Councillors divided on plans for 75-home Coley Farm estate
Newbury and Cold Ash councils reach opposing views on Shaw development
THERE are conflicting views over plans for 75 new homes in Shaw after two neighbouring councils came to opposing conclusions on the development.
Newbury town councillors gave their backing to the scheme at a meeting this week, after receiving assurances from developer Donnington New Homes that the site would improve drainage, make roads safer and deliver much-needed new homes to the area.
If approved, the application would see the homes built on Coley Farm, just off Stoney Lane, situated yards from the busy Turnpike Road.
However, parish councillors in neighbouring Cold Ash, in whose parish the development would lie, have slammed the plans, saying they were “fundamentally opposed to developing the site”, which last year was identified as one of West Berkshire Council’s preferred sites for housing in its Housing Site Allocations Development Plan Document (DPD).
The plans propose access from Stoney Lane, part of which the developer says would be widened, as well as the creation of a wildflower meadow and a local play area.
During Monday’s meeting of Newbury Town Council planning and highways committee, representatives from Donnington New Homes explained to members how, as well as improving the road network by widening Stoney Lane, the development would also improve drainage on the site and upgrade the existing pedestrian links to the existing open space.
The developer also reaffirmed its commitment to providing 40 per cent affordable homes on the site. Pointing to developments in the past, which had initially included affordable homes in the application but which had ultimately not been built, Jeff Beck (Con, Clay Hill) asked for reassurance that the homes would be included.
The managing director of Donnington New Homes, Mark Norgate, replied: “I don’t approve of that particular approach of people who have promised affordable homes in our home town and not delivered. What’s different with us is that we own the land."
He added: “There’s no possible way that the inclusion of affordable housing could render this unviable.”
Mr Beck said: “Although this proposed development actually lies within the parish of Cold Ash, it is slap bang on the border of Newbury town. The effect of this development will be felt by people on Clay Hill and the surrounding area, far greater than the residents of Cold Ash.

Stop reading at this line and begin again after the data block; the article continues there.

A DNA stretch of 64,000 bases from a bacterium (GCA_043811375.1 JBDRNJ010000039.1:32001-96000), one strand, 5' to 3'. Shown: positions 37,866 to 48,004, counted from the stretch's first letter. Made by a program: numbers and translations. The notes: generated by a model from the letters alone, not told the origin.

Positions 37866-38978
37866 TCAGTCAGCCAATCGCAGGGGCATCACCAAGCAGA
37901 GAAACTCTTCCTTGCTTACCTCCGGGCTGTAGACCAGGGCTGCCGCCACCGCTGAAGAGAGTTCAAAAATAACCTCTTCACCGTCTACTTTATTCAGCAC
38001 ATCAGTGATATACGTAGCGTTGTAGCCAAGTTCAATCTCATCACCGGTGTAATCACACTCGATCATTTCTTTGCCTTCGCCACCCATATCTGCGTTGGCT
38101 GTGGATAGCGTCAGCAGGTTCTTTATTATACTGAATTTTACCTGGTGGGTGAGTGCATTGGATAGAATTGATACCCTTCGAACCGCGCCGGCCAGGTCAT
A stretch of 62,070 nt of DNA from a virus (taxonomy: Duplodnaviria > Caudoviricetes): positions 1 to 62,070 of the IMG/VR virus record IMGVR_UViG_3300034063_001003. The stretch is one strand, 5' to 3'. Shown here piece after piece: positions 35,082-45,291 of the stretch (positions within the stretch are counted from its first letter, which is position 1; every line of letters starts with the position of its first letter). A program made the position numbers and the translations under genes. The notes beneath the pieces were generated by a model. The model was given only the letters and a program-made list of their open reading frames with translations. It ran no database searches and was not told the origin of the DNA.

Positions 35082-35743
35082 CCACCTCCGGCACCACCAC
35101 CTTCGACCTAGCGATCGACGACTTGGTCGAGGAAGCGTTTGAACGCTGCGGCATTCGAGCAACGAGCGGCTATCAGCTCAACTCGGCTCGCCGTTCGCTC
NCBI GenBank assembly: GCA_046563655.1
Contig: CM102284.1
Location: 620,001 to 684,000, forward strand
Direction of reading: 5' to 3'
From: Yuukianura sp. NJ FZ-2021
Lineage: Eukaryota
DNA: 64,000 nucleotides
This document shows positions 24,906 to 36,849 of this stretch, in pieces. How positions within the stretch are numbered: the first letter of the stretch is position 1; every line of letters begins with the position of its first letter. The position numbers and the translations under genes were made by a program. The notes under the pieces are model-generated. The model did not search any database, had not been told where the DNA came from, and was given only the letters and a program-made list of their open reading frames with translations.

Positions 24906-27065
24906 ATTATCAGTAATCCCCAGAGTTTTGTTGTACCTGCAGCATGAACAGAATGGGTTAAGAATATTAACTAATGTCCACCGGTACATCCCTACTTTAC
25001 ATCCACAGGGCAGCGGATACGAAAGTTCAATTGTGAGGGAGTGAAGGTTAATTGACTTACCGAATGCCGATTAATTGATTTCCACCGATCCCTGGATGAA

“I feel the proposed development, with the assurances we have received this evening with regard to the highways layout, affordable homes and drainage protection, will be a sound development. Therefore I would suggest we make no objection, but make reference to these assurances we have been given.”
Margo Payne (Con, Clay Hill) added her approval of the plans saying: “I’m in total agreement. It’s been well thought-out and I think it’s a good, sound development.”
As a result, councillors voted unanimously in favour of the proposal.
However, last Tuesday, Cold Ash parish councillors said they were fundamentally opposed to developing the site and have objected to its inclusion in the DPD. Speaking at a meeting last week, the district councillor for Cold Ash, Garth Simpson (Con) criticised the sole access point and the poor attempts to combat flooding. He said the developers were relying on transporting water off the site and draining it elsewhere.
He said: “That’s bad practice. If we have a bad downpour, you are going to overwhelm it. They are going to have to review it.”
Mr Simpson, who is West Berkshire’s lead councillor for transport, also said that the narrow Stoney Lane was a dangerous place for traffic.
“This site really does need two accesses,” he said, adding that traffic backing up from the entrance would be bad news.
More bad news was that traffic would head to “the other dreaded roundabout” in Newbury – the double mini-roundabouts at Shaw Hill and Kiln Road.
“It’s a roundabout system that’s totally stressed to death. I’m very concerned. I don’t think it’s going to work,” Mr Simpson said.